Skip Navigation Links
NOAA NOAA United States Department of Commerce

Hurricane DORA


Hurricane Dora Discussion Number  10
NWS National Hurricane Center Miami FL       EP042017
300 AM MDT Tue Jun 27 2017

Over the past several hours, the satellite presentation of Dora has
degraded with cooling eye temperatures and breaks in the eyewall
convection noted in the northwestern quadrant.  Dvorak estimates
are dropping and support a wind speed of 70 kt for this advisory.
Dora is moving into cooler waters and a drier airmass, which should
cause steady weakening over the next couple of days. Model guidance
has come into better agreement on Dora becoming a tropical storm
later today and a tropical depression by Thursday.  The NHC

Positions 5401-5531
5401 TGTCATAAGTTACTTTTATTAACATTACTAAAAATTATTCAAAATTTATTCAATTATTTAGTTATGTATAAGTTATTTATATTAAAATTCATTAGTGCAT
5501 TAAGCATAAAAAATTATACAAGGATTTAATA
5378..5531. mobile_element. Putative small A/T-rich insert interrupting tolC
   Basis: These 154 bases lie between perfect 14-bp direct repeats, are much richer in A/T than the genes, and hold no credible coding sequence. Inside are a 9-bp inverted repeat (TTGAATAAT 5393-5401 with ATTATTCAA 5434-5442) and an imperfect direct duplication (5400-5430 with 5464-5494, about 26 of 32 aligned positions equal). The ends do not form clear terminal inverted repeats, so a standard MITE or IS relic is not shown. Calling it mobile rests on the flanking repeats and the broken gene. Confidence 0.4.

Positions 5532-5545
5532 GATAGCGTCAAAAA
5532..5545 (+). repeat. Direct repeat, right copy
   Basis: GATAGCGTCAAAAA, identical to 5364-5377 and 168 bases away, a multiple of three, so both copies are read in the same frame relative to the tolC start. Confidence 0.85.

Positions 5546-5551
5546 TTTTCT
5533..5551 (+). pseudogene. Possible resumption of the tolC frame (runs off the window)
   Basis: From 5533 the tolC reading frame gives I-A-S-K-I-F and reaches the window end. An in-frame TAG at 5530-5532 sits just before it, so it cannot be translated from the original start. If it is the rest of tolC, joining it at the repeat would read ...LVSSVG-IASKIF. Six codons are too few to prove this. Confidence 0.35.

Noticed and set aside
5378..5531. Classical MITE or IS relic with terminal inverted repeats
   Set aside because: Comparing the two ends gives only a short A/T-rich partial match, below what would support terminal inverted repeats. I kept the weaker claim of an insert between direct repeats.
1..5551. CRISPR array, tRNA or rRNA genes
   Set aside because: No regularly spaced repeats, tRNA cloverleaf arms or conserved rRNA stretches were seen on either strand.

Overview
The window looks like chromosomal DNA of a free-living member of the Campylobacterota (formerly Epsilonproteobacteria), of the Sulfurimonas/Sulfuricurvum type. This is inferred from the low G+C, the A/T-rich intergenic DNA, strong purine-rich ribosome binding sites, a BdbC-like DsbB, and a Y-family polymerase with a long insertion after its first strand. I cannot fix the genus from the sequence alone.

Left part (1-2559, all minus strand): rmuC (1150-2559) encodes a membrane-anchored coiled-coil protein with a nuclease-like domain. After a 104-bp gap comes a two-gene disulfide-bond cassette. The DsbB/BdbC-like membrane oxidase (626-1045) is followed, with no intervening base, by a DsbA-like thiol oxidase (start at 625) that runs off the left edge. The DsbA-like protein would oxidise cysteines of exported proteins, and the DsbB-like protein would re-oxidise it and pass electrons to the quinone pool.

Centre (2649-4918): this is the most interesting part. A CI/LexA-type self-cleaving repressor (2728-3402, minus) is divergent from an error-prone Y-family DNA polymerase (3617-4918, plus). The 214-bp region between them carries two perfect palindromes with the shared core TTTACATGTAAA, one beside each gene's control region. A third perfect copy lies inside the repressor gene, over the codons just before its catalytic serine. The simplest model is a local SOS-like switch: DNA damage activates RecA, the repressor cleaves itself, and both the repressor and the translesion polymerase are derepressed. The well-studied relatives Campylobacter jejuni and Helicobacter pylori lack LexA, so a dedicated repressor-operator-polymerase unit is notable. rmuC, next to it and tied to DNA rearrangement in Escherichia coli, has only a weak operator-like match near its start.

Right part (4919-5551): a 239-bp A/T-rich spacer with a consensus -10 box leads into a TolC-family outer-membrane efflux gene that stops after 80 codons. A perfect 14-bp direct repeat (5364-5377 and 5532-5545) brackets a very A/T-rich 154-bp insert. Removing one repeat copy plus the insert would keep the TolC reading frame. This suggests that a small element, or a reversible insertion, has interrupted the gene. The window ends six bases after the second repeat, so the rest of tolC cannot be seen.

intensity prediction is on the low side of the guidance since ASCAT
confirmed Dora is a rather small tropical cyclone, and these types
of systems are known to disappear rather quickly in the cold eastern
Pacific waters.  It would not be surprising if Dora dissipated
faster than shown below.

Dora is moving west-northwestward or 295/10 kt.  A large deep-layer
ridge to the north of the hurricane should keep it moving on a
west-northwestward track during the next 24 to 36 hours.  After
that time, a weaker and more shallow Dora should turn generally
westward in the low-level flow before opening up into a trough by
day 4. Guidance has shifted slightly northward during this cycle,
perhaps due to a deeper model representation of Dora at the current
time. The new NHC track forecast reflects that trend and lies a bit
north of the previous one, close to the latest multi-model


INIT  27/0900Z 18.8N 109.2W   70 KT  80 MPH
 12H  27/1800Z 19.3N 110.6W   60 KT  70 MPH
 24H  28/0600Z 19.9N 112.4W   50 KT  60 MPH
 36H  28/1800Z 20.4N 114.2W   40 KT  45 MPH
 48H  29/0600Z 20.8N 116.0W   30 KT  35 MPH...POST-TROP/REMNT LOW
 72H  30/0600Z 21.0N 119.0W   20 KT  25 MPH...POST-TROP/REMNT LOW
 96H  01/0600Z...DISSIPATED

Forecaster Blake